Alaska Distribution Requirement for Initiatives, Measure 1 (2004)

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Alaska Ballot Measure 1, also called the Signatures for Initiative and Referendum Petitions Act was on the November 2, 2004 ballot in Alaska as a legislatively-referred constitutional amendment, where it was approved.[1]

Election results

Alaska Distribution Requirement for Initiatives, Measure 1
ResultVotesPercentage
Approveda Yes 149,236 51.7%
No139,64248.3%

Text of measure

The language that appeared on the ballot:

This amendment changes how to gather signatures for an initiative or referendum petition. It requires signatures from more of the voting districts in the State. It says that signers must be from at least 30 of the 40 house districts, three more than now required. It further requires signatures from each of 30 districts to be at least equal to seven percent of the voters who voted in each of these districts in the last general election. Currently only one signer from a district satisfies the requirement for district participation. The total number of statewide signatures required does not change.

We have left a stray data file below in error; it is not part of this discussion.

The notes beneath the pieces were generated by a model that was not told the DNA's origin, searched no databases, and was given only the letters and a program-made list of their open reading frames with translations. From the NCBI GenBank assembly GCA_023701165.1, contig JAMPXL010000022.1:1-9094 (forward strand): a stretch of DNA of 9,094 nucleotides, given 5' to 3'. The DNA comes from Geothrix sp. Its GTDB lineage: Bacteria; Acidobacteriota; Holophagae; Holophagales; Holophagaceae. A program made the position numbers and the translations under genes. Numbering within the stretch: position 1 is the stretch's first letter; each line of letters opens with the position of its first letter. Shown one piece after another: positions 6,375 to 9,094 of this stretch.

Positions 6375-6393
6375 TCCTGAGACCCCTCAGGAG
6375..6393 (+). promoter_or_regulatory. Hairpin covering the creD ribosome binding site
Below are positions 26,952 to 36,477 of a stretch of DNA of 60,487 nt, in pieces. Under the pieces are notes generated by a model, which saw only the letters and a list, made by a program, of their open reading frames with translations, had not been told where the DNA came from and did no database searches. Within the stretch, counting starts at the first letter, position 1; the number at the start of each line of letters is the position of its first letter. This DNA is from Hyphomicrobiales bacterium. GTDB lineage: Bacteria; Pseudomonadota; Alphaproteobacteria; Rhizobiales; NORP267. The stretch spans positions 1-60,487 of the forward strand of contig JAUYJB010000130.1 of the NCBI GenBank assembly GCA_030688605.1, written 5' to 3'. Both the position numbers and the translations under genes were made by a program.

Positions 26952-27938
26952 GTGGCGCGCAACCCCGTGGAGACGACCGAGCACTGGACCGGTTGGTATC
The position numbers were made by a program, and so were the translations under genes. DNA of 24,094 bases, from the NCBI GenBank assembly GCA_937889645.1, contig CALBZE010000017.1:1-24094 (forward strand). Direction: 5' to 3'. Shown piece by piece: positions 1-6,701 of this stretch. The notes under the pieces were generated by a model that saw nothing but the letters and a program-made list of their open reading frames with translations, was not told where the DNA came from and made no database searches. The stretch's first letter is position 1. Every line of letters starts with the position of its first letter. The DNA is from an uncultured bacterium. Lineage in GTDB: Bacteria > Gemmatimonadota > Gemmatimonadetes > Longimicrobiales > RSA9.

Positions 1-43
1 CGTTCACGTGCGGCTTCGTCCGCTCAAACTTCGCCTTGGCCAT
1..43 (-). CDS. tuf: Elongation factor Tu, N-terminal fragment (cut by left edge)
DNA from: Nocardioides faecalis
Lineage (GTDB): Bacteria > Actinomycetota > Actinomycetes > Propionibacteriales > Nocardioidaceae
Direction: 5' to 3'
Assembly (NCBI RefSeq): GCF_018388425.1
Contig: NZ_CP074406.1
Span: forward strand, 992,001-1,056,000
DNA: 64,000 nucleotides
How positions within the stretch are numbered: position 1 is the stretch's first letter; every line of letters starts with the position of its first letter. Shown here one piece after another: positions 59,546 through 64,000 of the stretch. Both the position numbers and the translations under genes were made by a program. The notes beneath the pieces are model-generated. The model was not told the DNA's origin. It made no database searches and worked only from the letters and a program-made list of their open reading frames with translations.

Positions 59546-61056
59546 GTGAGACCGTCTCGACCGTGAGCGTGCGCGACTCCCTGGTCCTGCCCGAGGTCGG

Changes to the Alaska Constitution

The passing of Alaska Distribution Requirement for Initiatives, Measure 1 altered Article XI, Section 3 of the Alaska Constitution.

Change in older law

Alaska's older, less restrictive, distribution requirement required that initiatives must have petition signatures from at least one voter/signer in each of 2/3rds of Alaska's forty (40) state house districts, or 27 districts.

The newer requirement as passed in 2004 is that signers must be from at least 30 of the 40 house districts, an increase of 3 districts.

Additionally, the 2004 change requires signatures from each of 30 districts to be at least equal to seven percent of the voters who voted in each of these districts in the last general election. The previous requirement was that at least one voter needed to sign from each of at least 27 districts.

Campaign Financing

Major donorations included Yes On One, who contributed $70,785, and Greater Fairbanks Chamber of Commerce, who contributed $14,600, both in support of the measure. Totaled together the two groups donated $85,385.[2]

See also

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Suggest a link

External links

References